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Benefits of Asset Management

August 22, 2013

Benefits of Asset Management

By Brian D. Simmons and Mark A. Schulz

Public agencies face increasing demands for transparency and accountability while at the same time operating with a smaller staff and budget. This effect is felt across the gamut; from small municipalities to large counties and management districts. Proper asset management can support your efforts to stay on top of your agency’s crucial elements.

An asset management system is a tool--usually in the form of software--to help your agency organize, manage, and implement strategies. The fundamental goal of asset management is to preserve the service life of infrastructure, and rehabilitate or replace individual components in the most efficient way possible. A good asset management system can help your agency successfully manage operations, maintain inventories, and budgets, track the condition of an asset in the field, as well as perform long-term planning, and capture the true costs of maintaining your agency’s assets.

Because asset management can be applied to almost every aspect of agency operations, implementation can be daunting. Asset management scales to all sizes and levels of public agencies. Bringing hard assets, such as signs, hydrants, and light fixtures, into a management system, can help agencies realize immediate and tangible benefits. But the intangible items like labor, fuel expense, and equipment time are also important to a successful asset management program. It helps you understand the costs of day-to-day operations.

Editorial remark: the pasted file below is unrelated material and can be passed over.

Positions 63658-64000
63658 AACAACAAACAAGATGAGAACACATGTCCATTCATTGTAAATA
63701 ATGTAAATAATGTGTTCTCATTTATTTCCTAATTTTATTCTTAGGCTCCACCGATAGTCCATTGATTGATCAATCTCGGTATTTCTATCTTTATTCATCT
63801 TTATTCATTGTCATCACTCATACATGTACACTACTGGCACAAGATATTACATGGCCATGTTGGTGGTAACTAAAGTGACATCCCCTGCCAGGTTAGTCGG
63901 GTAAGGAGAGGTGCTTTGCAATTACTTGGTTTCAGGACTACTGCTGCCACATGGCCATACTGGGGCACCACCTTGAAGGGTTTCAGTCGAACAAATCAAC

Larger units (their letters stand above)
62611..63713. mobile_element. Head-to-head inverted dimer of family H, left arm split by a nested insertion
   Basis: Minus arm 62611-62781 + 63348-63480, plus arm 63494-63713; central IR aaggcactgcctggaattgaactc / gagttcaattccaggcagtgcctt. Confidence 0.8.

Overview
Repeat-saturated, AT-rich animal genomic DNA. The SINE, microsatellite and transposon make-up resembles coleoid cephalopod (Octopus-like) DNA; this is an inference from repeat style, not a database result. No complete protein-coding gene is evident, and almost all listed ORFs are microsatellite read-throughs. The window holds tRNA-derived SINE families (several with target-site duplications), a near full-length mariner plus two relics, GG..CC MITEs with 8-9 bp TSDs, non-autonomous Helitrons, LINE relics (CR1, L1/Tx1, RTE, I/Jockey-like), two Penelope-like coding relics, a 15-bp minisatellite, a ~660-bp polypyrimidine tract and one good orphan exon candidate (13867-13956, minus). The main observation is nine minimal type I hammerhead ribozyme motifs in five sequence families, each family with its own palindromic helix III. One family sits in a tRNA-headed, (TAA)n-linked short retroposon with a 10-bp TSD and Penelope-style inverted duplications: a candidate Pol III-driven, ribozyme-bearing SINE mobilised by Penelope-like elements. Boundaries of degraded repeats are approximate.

Asset management benefits. With tools to record asset information, location, inspections, maintenance, and historical events, infrastructure management becomes more efficient. Instant assessment of an asset can be extremely beneficial, especially in an emergency situation. A good asset management system can provide access to basic data and relevant information like record drawings, as well as provide for viewing the asset on a map, or locating it in the field with a mobile device. Having complete records of an asset is the foundation upon which advanced activities like predicting the end of usable life, or calculating the optimum point for rehabilitation becomes possible.

Tying the cost of upkeep to a particular asset provides insight into efficiencies. Reporting, mapping, and prediction tools, along with links to actual asset costs, give you compelling information to present to decision-makers when asking for project funding or justifying the need for a service or product.

Integrating these types of information into existing practices helps staff prioritize rehabilitation, replacement, and reconstruction efforts. It also helps them to determine life-cycle costs and estimate the cost of failures. In addition, workflow management tools designed for public works professionals streamline tasks by issuing work orders and tracking scheduled maintenance, and then tying completed tasks to labor and part costs.